Rider University to offer concentration in dance movement therapy
Beginning in the fall of 2019, Rider University will begin offering a Master of Arts in Clinical Mental Health Counseling with a Dance/Movement Therapy (D/MT) concentration.
Graduates of the program will have the educational requirements for licensure as counselors and will qualify for the entry-level credential as registered dance/movement therapists (R-DMT). The curriculum is aligned to be approved by the American Dance Therapy Association. Currently, only seven programs nationally that hold this distinction.
“Graduates can practice essentially in either discipline or in a combination of both. They can build their own unique practice using the dance modality, but can also do some talk therapy,” says Dr. Christina Peterson, chair of the Department of Graduate Education, Leadership, and Counseling. "This program is ideal for those who have always had an interest in mental health, but who also have a passion for dance and the arts."
The premise of dance/movement therapy is that the mind and body are not dichotomous, says Eri Millrod, a board certified dance/movement therapist and co-creator of the program. During her 25-year career, she has served on the task force that worked with New Jersey state legislators to create a license for D/MT practitioners, and currently works at Princeton House Behavioral Health.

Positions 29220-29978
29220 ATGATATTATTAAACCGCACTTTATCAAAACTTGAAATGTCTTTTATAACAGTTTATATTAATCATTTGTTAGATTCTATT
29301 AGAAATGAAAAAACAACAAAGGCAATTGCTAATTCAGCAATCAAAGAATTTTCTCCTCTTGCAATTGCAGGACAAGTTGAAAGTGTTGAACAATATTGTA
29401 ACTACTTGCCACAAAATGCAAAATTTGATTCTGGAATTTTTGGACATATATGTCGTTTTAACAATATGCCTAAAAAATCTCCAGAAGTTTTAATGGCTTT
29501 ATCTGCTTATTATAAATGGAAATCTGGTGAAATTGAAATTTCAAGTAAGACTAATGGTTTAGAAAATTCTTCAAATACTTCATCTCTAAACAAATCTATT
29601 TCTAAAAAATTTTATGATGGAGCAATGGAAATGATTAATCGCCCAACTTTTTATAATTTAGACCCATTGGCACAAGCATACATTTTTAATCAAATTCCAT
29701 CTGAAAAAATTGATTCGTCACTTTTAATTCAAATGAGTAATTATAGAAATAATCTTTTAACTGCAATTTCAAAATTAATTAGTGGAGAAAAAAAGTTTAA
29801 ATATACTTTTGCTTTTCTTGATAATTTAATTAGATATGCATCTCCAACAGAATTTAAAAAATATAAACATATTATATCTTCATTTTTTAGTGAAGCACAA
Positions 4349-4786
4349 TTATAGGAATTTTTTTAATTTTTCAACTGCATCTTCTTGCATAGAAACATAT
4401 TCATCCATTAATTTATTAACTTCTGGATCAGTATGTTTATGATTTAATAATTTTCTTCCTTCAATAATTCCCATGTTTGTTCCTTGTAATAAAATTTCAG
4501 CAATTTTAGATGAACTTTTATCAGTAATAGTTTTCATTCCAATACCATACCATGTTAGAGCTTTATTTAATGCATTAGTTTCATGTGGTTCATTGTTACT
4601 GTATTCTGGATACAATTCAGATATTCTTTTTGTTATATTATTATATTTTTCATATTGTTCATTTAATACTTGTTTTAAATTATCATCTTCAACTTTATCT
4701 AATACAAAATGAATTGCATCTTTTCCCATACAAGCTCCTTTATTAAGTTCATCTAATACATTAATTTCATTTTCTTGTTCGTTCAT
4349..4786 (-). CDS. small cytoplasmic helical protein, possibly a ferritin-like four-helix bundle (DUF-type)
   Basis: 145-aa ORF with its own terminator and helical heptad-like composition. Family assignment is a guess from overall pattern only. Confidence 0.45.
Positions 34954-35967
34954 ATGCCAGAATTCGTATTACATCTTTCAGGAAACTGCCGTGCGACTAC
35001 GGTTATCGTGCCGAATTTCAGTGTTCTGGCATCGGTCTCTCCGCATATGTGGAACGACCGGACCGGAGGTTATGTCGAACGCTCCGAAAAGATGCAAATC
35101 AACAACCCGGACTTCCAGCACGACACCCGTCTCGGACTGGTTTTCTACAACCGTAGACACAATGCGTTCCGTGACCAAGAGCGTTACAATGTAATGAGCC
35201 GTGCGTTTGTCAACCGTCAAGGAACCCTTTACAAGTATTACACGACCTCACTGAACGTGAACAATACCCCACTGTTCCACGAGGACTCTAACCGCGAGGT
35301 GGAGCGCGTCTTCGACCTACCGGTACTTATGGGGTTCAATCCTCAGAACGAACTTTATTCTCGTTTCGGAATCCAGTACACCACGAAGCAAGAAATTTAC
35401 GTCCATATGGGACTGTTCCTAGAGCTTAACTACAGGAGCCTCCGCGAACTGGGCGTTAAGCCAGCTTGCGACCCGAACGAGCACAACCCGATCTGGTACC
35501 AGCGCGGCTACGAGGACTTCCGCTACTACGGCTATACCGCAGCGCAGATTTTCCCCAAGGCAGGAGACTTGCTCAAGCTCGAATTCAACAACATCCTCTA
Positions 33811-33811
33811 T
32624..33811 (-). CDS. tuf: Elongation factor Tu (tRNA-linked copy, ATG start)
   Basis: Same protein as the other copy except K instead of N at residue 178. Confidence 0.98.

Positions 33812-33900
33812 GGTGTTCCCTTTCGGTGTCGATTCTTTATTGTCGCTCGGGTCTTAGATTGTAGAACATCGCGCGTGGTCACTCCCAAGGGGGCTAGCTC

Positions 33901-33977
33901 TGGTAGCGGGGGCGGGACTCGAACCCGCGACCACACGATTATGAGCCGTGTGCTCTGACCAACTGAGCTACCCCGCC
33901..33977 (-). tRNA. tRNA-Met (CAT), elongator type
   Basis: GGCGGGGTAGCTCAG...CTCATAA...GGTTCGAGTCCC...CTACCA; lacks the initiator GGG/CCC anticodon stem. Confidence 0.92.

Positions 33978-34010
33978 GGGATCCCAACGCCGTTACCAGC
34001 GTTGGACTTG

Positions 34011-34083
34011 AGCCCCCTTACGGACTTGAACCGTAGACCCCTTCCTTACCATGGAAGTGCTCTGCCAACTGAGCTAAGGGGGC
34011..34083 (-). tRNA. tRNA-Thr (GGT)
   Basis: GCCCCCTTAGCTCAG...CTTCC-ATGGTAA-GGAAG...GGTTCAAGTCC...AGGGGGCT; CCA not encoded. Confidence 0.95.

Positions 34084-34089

Dance and movement are inherently conducive to therapy, says Dr. Kim Chandler Vaccaro, associate professor of dance.
“Traditional cognitive behavioral therapy is predicated on the idea that people can talk about what’s wrong with them, even though that’s often not the case,” she says. “But everybody moves. They don’t necessarily have to be dancers, but their movement exhibits dynamics and tensions that, once examined, can be catalysts for further therapeutic work.”
Students enrolled in the program will be required to complete 60 credits of coursework, as well as 800 hours of fieldwork. Prospective students are not required to have an undergraduate degree in either dance or psychology, however, there is a dance audition as part of the application process.
“We’re not looking for performance-level skill in dance. What we are looking for is an individual’s connection to the body, awareness of movement and the meaning of movement, and their ability to communicate through movement,” Peterson says.
Dance/movement therapy developed into a mental health profession during the 1940s as demand for psychiatric care increased with the return of veterans from World War II. It is now used to treat people suffering from a wide range of disorders, including disordered eating, addictions, dementia, autism, post-traumatic stress, depression and anxiety. Dance/movement therapists work in psychiatric hospitals, medical facilities, rehabilitation centers, schools, nursing homes, prisons, and drug treatment centers, as well as in private practice.
Millrod has seen firsthand the positive effects dance movement therapy can have.
“I remember one client in particular who said to me, ‘Thank you. I feel like I finally got to say through dance what I couldn’t say all my life.’ That was so moving to me. We’re expected to express ourselves verbally — she couldn’t express what it was like to be mentally ill, yet she was self-aware enough to know that she had this illness and that she couldn’t convey to others what she was feeling.”
For more information about the program, please visit https://www.rider.edu/dance-movement-therapy.